Do you believe that you can write a complete draft of a story or book and not be aware of the underlying themes or connections you created?

I believe this because I am still discovering things about Disappearing in Plain Sight that I didn’t know were there.

It happens all the time. Here’s another example. The last blog I wrote contained two pictures. I wanted people pictures, one of women and one of men. We have a massive file of high quality digital photographs that Bruce and I have taken over the years (his more high quality than mine – but that’s a story for another post). This has proven to be a phenomenal resource in blogging. I scrambled a bit through my memory and looked through the photos from a couple of trips and found what I was seeking. I didn’t realize, until the day after the post was up, that both photos featured photographers. If you look back at that post, you will ask yourself how that could be. But it’s true.

I am convinced that creativity is like the proverbial iceberg, a lot of it is under the surface of even the artist’s consciousness.

How does that relate to an iterative process? In each draft of a story I need to keep spiralling backwards and forwards through the entire text. A theme discovered on spiral number two, three four, or fifty-four, will be like a thread that I might decide to draw through the entire fabric of the story, enhancing here or there with more precise brush strokes. Or I might pull that thread right out, deciding that my subconscious was a bit off course the day that thread got wove into the whole.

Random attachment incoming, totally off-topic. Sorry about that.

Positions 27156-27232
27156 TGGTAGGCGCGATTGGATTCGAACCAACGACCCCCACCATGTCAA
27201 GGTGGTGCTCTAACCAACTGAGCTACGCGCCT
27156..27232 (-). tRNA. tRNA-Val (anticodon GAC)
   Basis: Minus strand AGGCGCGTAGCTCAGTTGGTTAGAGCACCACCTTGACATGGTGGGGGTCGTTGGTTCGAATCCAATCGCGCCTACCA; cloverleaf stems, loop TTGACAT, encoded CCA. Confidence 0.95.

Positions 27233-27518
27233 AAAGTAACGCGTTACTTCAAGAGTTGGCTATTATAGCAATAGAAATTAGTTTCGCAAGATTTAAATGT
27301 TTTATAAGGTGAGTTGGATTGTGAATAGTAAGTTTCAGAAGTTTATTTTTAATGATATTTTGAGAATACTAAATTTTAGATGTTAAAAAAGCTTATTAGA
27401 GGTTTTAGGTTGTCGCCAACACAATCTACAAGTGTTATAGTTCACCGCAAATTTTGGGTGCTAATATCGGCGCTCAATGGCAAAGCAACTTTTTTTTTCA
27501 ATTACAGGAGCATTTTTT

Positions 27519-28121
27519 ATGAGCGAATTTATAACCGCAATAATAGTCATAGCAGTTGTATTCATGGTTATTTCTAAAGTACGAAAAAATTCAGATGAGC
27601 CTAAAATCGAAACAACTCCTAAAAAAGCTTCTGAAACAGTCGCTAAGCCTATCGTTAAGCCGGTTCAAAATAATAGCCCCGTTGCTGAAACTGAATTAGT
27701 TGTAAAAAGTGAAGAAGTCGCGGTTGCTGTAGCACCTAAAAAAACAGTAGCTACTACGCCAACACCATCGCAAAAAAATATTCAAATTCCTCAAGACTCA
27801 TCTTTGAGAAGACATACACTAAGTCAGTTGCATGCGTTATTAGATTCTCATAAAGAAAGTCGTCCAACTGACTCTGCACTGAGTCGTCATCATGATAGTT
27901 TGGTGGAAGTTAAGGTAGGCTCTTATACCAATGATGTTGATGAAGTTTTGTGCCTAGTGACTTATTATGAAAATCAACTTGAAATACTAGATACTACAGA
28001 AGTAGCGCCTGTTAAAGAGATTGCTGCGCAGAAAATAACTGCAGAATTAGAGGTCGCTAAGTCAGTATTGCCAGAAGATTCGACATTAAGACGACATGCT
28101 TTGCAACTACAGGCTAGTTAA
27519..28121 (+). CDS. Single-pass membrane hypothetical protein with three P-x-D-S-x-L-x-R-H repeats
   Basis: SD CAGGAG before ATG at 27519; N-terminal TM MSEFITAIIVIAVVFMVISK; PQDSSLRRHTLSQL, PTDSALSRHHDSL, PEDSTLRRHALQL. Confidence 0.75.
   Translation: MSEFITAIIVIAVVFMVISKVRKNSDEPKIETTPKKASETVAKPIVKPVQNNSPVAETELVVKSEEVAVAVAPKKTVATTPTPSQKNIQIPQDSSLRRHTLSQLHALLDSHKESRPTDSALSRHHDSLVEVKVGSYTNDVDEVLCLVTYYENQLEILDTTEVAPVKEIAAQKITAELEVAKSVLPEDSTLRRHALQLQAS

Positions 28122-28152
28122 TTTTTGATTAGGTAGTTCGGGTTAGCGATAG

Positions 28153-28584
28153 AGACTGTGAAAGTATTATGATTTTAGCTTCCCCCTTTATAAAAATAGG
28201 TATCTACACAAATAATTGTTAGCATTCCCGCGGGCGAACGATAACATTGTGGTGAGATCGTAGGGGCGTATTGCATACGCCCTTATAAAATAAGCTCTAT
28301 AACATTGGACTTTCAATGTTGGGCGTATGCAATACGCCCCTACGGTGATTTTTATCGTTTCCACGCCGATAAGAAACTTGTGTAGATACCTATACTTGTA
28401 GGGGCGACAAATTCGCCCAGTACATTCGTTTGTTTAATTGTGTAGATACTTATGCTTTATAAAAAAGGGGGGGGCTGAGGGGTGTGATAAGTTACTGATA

Fiction writing, for me, is a spiral process, a feedback loop, a back and forth, here, there and everywhere mosaic of creating. The one thing it has never been is linear.

I’d love to hear some thoughts on how other people see their own fiction writing process. Do take the time to share.

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(The photo at the top of the post is street art mural in Montreal.)

23 comments on “Fiction Writing is not a Linear Process

  1. Laura Hogan says:

    I always see my writing as a jigsaw puzzle – I can see where the obvious pieces are supposed to go but it takes longer to fit the more subtle pieces alongside the set pieces.

  2. My writing process is similarly erratic to yours, except that (somehow) I’m able to hold the disconnected parts in my head until the time comes to drop it into the story – but the differing parts do bloom inside like my head like frost on a window pane, growing into tiny stories in their own right until they are ready to become part of the whole tale…